Civic Tech and Privacy

Wow, what an honor it was to have him speak in our seminar. He was definitely very insightful. Today, I want to discuss some of the things he said, so I’m going to format this with quotes that I took down and my opinion of what he had to say.

Who does the tech right? Who does the selling right? These are totally mutually exclusive. Spend $99 on marketing, and only $1 on product. Nail the sale side. The government is not a sophisticated partner.

I do not fully agree with that. I understand the point that he is trying to drive home: focus on the selling/sale aspect, and not necessarily the product itself; tell the buyer how great your product is and how it will solve all the problems they’ve ever had, even though the product itself might not be perfect. As an aspiring entrepreneur, I understand how important it is to be a good great salesman—being a great salesman is what will bring in your revenue and eventually get you funding from VCs. I’m just not sure how well-put those words are…let’s take a pencil for example. If I had a pencil and had to sell it to a buyer, it could be difficult to sell him the pencil at my desired price point, considering the competition. All the things you can do with my pencil is no different from the abilities of any other pencil, so I’m not really sure how even the best salesman can spin his pitch to really make the consumer’s mouth water at this pencil, especially if its actually worse than those elegant Ticonderogas out there on the market. Reflecting on this quote, I really think he wanted to show how non-technical some of the agencies the government hired actually were, yet they were successful because they did get hired after all.

Being able to tell someone where to run is better than knowing how to run.

So, once again, not quite sure how much I agree with this assertion. I think it could be useful telling someone how to run, but not knowing how to run yourself can be a big pitfall in terms of your own knowledge and ability to execute. People who know how to run know much more about the exercise, including its possibilities and limitations. If you can tell the person to run from point A to point B to deliver something, that would be productive in terms of making use of someone’s skill and knowledge. However, if you tell him to run 10 miles to point B and deliver the product in less than one hour, that could be a disaster. Just because you know the map, doesn’t mean you know the limitations or difficulties that your worker may run into. Also, what if you need to get to point B in one hour right now? It may be difficult to scout someone to do it, so this may be a good time to have a combination of these skills—knowing how to run and where to run is the best combination. I do not think one is better than the other because they are dependent on each other; I think a combination of both is best.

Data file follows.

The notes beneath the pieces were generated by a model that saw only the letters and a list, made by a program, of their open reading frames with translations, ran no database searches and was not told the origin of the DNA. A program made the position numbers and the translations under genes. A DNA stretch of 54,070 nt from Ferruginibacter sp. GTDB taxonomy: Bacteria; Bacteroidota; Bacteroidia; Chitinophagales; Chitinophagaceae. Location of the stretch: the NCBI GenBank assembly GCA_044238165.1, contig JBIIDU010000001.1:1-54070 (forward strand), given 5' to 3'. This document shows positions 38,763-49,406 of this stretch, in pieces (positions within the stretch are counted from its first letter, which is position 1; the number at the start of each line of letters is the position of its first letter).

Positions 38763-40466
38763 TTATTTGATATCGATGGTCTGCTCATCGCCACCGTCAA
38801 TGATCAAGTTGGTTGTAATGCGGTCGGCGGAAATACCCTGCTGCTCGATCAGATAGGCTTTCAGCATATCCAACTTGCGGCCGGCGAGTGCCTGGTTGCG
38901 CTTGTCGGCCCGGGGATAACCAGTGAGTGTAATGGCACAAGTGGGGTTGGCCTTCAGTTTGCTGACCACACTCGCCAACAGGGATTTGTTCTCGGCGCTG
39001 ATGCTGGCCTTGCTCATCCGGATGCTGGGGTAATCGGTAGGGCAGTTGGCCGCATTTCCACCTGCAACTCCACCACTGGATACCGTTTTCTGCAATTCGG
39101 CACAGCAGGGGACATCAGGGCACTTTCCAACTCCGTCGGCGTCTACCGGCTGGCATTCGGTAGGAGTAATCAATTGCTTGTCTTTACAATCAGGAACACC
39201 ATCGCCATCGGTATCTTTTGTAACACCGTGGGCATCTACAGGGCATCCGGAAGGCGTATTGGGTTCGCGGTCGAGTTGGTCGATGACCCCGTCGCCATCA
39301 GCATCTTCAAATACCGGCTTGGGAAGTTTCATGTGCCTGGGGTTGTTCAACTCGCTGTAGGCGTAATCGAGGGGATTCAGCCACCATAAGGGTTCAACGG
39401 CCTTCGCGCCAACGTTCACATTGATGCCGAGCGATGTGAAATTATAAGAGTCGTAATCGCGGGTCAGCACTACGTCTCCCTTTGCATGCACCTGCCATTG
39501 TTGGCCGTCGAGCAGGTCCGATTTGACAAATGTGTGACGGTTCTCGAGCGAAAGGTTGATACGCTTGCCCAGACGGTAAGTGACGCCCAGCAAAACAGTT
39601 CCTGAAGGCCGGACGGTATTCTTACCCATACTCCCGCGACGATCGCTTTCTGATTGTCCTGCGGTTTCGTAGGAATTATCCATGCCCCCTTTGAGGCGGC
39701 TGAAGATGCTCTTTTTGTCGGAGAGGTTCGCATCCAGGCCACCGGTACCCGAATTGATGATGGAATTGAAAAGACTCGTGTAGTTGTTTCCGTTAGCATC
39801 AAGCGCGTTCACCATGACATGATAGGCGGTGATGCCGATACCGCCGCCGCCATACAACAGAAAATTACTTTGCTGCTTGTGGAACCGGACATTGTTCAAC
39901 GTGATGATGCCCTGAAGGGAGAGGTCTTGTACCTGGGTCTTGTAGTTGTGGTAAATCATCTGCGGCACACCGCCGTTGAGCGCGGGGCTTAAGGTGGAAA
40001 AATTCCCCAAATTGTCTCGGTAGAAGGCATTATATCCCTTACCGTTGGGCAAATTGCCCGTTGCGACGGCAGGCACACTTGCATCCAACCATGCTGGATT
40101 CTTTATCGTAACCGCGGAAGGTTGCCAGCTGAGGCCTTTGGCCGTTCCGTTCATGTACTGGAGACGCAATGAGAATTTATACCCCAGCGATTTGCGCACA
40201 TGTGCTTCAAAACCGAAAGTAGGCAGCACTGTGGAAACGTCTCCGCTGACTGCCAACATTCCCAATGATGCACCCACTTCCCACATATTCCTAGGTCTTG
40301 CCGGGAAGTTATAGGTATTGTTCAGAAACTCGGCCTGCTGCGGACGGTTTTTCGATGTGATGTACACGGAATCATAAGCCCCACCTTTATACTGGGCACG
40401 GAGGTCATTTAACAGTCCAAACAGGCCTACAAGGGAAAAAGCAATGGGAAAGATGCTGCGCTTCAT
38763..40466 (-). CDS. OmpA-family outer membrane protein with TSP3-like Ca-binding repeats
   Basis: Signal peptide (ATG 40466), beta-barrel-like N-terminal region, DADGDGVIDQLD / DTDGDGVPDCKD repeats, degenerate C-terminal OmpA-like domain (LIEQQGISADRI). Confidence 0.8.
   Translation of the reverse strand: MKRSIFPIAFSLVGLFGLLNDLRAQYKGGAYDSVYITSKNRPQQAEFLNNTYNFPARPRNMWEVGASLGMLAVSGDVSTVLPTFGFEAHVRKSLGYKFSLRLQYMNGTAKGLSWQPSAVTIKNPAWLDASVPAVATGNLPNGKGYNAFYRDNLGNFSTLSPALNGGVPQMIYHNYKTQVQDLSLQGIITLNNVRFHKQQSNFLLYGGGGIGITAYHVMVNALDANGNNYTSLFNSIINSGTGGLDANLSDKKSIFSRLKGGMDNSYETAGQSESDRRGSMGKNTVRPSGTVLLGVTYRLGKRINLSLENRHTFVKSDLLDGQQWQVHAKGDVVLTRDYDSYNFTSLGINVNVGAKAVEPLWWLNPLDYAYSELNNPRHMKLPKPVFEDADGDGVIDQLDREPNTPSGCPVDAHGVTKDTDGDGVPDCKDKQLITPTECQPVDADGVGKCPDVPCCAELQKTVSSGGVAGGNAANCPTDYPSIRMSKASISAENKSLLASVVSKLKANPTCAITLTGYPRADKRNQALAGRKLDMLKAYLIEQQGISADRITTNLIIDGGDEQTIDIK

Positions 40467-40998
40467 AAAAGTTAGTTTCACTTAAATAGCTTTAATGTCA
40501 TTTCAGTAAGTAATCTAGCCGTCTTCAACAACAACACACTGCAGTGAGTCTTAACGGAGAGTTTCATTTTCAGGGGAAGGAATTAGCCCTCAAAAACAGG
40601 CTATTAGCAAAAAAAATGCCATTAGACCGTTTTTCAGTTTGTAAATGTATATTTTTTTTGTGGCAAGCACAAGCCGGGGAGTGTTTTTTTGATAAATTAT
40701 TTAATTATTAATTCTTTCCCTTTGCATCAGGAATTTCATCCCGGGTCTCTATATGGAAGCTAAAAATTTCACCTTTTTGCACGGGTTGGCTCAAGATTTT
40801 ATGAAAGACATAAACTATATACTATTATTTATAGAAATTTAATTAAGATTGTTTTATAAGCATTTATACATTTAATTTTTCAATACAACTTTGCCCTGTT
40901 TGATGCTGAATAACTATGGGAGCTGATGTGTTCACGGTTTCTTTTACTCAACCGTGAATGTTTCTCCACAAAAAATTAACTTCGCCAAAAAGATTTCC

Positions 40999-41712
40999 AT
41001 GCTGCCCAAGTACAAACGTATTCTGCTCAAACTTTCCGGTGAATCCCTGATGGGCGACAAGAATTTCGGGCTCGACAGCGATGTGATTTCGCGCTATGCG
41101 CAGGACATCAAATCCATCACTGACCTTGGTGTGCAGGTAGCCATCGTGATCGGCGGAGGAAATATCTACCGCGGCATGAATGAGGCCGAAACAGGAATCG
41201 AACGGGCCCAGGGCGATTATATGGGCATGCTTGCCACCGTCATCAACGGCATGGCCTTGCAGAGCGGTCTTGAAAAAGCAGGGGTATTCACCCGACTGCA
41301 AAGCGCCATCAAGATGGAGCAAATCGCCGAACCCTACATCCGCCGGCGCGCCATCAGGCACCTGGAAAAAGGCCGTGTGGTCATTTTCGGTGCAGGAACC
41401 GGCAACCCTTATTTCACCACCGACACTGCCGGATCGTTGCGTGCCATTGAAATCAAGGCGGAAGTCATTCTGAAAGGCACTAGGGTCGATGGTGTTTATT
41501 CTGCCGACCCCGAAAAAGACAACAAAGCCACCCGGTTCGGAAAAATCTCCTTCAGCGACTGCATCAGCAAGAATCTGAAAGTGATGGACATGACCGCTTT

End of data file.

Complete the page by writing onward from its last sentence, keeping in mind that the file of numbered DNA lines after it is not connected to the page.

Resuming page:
Coders aren’t scarce. You know what are though? Good ideas.

I can’t agree with this enough. As much as I would love to start the next big idea, it’s just unlikely. While that’s unfortunate, it’s the truth. No one is really going to reinvent the pencil—it’s fine the way it is. There are also a ton of substitutes already out there to appeal to the mass audience. While being a tech entrepreneur will always be my dream, I will always be reminded of the fact that good ideas are scarce because of the huge leaps we have already made in innovating the future. Prior to entering Harvard, I shared the similar mindset that it is better to know where to run than to know how to run. But after coming here, I think that it’s best to know both. That’s why I hope that I am able to learn a tremendous amount in computer science here to apply my skills to building a great innovation. While it may never become something, the learning experience will be invaluable. I’m ready to take my skills to the next level.

~ammer s.



  1. school of applied science

    November 11, 2016 @ 4:31 am


    Your blog provided us valuable information to work on. Thanks share this

  2. profsmith

    November 13, 2016 @ 4:04 pm


    I’d like to focus on your “running” comments. In general, I agree with your assertion that it is best to know where AND how to run. I don’t think David would disagree with you either. I believe he was trying to make the point that the big win comes, assuming you can’t do both extremely well, by knowing where to run. If I can’t run at all, then running anywhere won’t matter. However, if I have some basic capacity to run, I’d rather use that capacity where the payoff is big rather than be a much better runner and use that extraordinary skill where the accumulated payoff is relatively small. The point here is that the Internet offers exponential payoffs. Being really good in a market with small incremental payoffs for being incrementally better won’t give you as much overall payoff as finding the market (where you might not be best able to execute) but you can still capture exponential payoffs. Stated another way, being first to market can sometimes build barriers to the market that make it harder for those “better runners” to later enter it.

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